Al: A collective of friends who make raw uncut music together.
neon: What is 2014 looking like for you?
Al: I really wanna put out some more solo projects, so I might do that.
neon: Do you have plans to drop a Scales, Volume 2?
Al: Yup. Before end of the year. Scales is a compilation of the instrumentals from songs I’ve recorded with the homies, though. It’s my version of Rapper’s Best Friend. Shout-out to Alchemist, that’s one of my mentors even though he don’t know me. But I’m probably gonna be dropping some original beat tapes n’ shit in 2014.
neon: Do you have a dream collaboration?
Al: Holla at Young Roddy for me. Let’s put it out on the Mishka label.
neon: What are some studio necessities within The Bredquarters?
Al: Trees, Netflix, Blu-rays. BYOB/L. I don’t drink, though. I feel like Mondre always got a bottle of raspberry amdam (?) sittin’ around here. DaVinci always leavin’ Rémy bottles.
neon: Have you ever considered rapping or do you like to stay behind the boards?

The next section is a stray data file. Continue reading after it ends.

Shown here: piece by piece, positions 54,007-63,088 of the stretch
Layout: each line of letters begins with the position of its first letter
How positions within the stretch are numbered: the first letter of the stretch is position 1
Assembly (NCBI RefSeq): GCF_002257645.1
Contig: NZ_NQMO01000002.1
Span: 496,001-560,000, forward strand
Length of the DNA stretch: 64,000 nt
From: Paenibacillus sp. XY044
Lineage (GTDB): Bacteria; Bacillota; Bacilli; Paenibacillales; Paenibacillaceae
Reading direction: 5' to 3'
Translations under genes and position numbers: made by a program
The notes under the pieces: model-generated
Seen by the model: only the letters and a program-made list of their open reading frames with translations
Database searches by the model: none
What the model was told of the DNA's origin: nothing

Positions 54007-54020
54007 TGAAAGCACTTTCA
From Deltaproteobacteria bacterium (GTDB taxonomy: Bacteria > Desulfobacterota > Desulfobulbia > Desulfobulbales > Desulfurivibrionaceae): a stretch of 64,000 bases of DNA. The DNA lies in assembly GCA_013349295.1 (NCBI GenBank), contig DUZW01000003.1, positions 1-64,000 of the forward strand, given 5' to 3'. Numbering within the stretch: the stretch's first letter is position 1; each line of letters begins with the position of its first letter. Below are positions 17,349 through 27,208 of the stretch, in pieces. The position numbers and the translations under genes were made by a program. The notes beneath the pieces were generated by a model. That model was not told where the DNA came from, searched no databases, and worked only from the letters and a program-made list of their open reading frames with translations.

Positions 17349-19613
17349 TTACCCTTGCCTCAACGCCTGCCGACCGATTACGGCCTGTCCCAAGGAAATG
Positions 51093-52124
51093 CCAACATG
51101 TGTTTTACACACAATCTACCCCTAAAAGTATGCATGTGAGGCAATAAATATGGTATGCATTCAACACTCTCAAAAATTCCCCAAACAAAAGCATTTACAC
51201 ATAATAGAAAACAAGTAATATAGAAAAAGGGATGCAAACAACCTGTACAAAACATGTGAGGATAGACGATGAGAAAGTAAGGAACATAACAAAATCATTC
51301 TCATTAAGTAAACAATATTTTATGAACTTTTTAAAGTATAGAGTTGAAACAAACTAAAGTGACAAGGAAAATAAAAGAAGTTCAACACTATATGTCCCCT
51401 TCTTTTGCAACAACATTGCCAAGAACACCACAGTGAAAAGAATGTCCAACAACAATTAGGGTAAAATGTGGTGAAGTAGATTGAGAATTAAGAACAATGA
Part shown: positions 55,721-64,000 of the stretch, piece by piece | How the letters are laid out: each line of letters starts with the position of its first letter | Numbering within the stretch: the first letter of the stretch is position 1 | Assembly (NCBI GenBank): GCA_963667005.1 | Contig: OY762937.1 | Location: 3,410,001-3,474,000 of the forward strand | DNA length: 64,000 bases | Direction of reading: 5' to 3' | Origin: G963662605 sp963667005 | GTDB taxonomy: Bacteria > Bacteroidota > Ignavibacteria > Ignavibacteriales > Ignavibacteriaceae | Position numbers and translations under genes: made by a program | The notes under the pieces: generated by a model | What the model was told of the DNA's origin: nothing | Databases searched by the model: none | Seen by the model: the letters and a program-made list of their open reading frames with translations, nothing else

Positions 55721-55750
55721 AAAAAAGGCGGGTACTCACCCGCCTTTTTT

Al: Never. No interest whatsoever.
neon: What inspires you to create music?
Al: It’s in my nature? Something in me, I don’t know what it is. I’ve been making music since I was four.
neon: Any particular albums you have enjoyed recently?
Al: Hmmm, like outside the camp? DJ Rashad Double Cup. That’s the best producer out right now. I like that new Boldy James and Alchemist album. I was fuckin’ with Bales: Roddy and Curren$y. Other than that, probably Bay Area shit…Bay shit from in and around the camp. Ammbush dropped two ill projects this year. Squadda, Shady Blaze, 100s, Young Gully HM3 is a good one. I still have DaVinci’s XLIX EP on deck at all times. HD of Bearfaced dropped a hard album a few months ago too.
neon: What was the first album you remember purchasing?
Al: Ice Cube Death Certificate and Lethal Injection together in a used bin. I thought the covers were dope.
neon: Other than music, what other loves do you have?
Al: Maxin’ along the coast, at the beach eating tacos and cheefin’.
neon: Do you have any final thoughts/words of wisdom/shout-outs? Thank you!
Al: Make your choices, take your chances. Shout-out to The Neptunes, Jake One, Mannie Fresh, and Alchemist for making a kid wanna make beats once upon a time.